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The view from 20 M Street SE. (Lydia DePillis)

About a month and a half ago, advocates of the bag tax were incensed to learn that Mayor Adrian Fenty‘s budget diverted a couple million dollars from the revenue it generated—originally intended to clean up the Anacostia—into street sweeping, which the city argued was just another way of protecting the river. A national conservative foundation even started using the move to campaign against other bag tax initiatives around the country.

Amid much talk of the cleanup plan at the Capitol Riverfront BID’s Anacostia Business Summit yesterday, there was no mention of the raid on the fund. Why? Charles Allen, chief of staff to bag tax champion Tommy Wells, confirms that the money was put back in the Anacostia cleanup fund in the flurry of committee activity last week. Though the Council has yet to vote on the final budget, he says, “from an initial standpoint, the funds have been restored.”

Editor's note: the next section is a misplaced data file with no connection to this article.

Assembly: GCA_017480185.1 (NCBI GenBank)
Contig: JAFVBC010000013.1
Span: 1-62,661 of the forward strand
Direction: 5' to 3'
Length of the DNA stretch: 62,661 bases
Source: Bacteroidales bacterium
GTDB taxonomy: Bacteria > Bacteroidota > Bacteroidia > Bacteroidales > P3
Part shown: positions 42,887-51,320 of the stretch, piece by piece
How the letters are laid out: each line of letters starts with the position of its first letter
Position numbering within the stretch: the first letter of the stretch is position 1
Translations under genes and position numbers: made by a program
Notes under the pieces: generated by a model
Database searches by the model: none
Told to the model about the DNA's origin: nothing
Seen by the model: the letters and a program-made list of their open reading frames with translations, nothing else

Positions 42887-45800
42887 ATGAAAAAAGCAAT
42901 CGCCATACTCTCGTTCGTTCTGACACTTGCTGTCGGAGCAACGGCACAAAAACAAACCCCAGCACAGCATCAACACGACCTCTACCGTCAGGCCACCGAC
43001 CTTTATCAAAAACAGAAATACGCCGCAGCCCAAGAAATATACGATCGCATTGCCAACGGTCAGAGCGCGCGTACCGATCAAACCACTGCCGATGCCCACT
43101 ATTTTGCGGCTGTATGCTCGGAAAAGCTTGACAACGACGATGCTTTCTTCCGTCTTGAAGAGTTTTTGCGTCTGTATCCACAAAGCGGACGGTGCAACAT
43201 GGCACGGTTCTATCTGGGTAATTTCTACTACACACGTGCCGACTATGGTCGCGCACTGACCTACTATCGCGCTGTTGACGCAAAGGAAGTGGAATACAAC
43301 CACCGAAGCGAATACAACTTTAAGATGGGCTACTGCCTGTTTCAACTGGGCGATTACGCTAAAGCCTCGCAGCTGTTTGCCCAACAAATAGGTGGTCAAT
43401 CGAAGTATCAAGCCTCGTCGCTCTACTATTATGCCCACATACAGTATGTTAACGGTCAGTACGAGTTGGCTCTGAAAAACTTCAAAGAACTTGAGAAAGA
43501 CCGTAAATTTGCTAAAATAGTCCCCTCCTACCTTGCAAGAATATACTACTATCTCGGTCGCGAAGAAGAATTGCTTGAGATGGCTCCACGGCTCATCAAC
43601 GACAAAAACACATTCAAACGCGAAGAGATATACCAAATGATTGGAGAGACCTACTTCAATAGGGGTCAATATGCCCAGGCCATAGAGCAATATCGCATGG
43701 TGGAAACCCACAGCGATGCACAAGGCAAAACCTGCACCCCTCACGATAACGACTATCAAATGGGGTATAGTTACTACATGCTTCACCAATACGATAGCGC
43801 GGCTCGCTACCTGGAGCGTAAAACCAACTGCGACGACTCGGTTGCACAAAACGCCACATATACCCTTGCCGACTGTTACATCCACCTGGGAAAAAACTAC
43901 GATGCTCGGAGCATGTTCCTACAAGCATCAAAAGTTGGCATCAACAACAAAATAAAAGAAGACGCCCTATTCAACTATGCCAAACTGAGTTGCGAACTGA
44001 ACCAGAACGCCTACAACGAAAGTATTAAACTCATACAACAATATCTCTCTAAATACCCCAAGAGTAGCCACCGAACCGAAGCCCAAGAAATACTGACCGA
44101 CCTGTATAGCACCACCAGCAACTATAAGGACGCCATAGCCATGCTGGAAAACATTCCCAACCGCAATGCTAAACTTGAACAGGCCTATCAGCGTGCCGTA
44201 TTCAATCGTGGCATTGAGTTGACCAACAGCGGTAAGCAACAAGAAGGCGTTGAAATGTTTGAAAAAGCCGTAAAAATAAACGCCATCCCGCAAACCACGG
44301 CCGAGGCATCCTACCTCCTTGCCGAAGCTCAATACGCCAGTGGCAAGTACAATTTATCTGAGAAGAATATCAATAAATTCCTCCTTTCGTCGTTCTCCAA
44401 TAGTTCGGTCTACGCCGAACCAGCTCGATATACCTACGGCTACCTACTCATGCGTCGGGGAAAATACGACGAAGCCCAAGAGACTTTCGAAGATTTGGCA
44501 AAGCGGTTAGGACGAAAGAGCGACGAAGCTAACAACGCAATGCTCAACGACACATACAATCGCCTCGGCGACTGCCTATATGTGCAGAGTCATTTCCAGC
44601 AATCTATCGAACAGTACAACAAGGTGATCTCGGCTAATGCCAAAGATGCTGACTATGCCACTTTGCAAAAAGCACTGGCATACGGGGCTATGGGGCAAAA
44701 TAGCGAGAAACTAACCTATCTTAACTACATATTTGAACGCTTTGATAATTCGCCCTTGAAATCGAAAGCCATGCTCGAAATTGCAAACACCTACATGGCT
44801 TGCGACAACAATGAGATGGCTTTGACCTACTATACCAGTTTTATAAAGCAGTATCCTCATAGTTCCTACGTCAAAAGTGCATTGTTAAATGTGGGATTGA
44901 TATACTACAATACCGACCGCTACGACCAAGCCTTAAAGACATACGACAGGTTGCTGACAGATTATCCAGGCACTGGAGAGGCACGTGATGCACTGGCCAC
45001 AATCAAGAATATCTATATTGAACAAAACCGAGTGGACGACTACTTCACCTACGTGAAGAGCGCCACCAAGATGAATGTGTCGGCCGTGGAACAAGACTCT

Wells was on hand at the summit to cheer his accomplishment—so much so that politicians around the country were calling him to ask how he did it without being ridden out on a rail. “It has been quite a bit more sire successful than we anticipated,” Wells told an audience of government, environmentalist, and developer types. “Now the other officials are saying alright, you’re still in office, now we can look at this.”

The event also served to show off 20 M Street, which still has at least two floors worth of office space totally empty, not to mention ground floor retail. From the tenth floor, attendees got a view of Akridge’s still-fallow Half Street project, plus an underground parking garage being constructed off to the left.